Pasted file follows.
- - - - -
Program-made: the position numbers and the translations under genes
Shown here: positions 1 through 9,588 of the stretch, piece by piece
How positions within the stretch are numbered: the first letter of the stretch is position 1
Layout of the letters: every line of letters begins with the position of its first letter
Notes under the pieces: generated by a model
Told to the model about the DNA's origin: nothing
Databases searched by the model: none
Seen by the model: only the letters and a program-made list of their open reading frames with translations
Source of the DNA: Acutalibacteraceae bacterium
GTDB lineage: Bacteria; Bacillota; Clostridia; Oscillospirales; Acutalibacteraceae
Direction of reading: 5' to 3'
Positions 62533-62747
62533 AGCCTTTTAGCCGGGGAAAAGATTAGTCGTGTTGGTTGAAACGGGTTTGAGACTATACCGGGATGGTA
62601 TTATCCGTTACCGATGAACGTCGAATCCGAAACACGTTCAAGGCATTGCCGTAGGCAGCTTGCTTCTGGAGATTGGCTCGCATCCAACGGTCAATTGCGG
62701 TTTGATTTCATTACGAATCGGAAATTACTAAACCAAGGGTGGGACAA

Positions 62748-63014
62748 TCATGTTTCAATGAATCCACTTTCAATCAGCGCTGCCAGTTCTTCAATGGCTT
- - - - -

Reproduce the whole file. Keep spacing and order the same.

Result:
Program-made: the position numbers and the translations under genes
Shown here: positions 1 through 9,588 of the stretch, piece by piece
How positions within the stretch are numbered: the first letter of the stretch is position 1
Layout of the letters: every line of letters begins with the position of its first letter
Notes under the pieces: generated by a model
Told to the model about the DNA's origin: nothing
Databases searched by the model: none
Seen by the model: only the letters and a program-made list of their open reading frames with translations
Source of the DNA: Acutalibacteraceae bacterium
GTDB lineage: Bacteria; Bacillota; Clostridia; Oscillospirales; Acutalibacteraceae
Direction of reading: 5' to 3'
Positions 62533-62747
62533 AGCCTTTTAGCCGGGGAAAAGATTAGTCGTGTTGGTTGAAACGGGTTTGAGACTATACCGGGATGGTA
62601 TTATCCGTTACCGATGAACGTCGAATCCGAAACACGTTCAAGGCATTGCCGTAGGCAGCTTGCTTCTGGAGATTGGCTCGCATCCAACGGTCAATTGCGG
62701 TTTGATTTCATTACGAATCGGAAATTACTAAACCAAGGGTGGGACAA

Positions 62748-63014
62748 TCATGTTTCAATGAATCCACTTTCAATCAGCGCTGCCAGTTCTTCAATGGCTT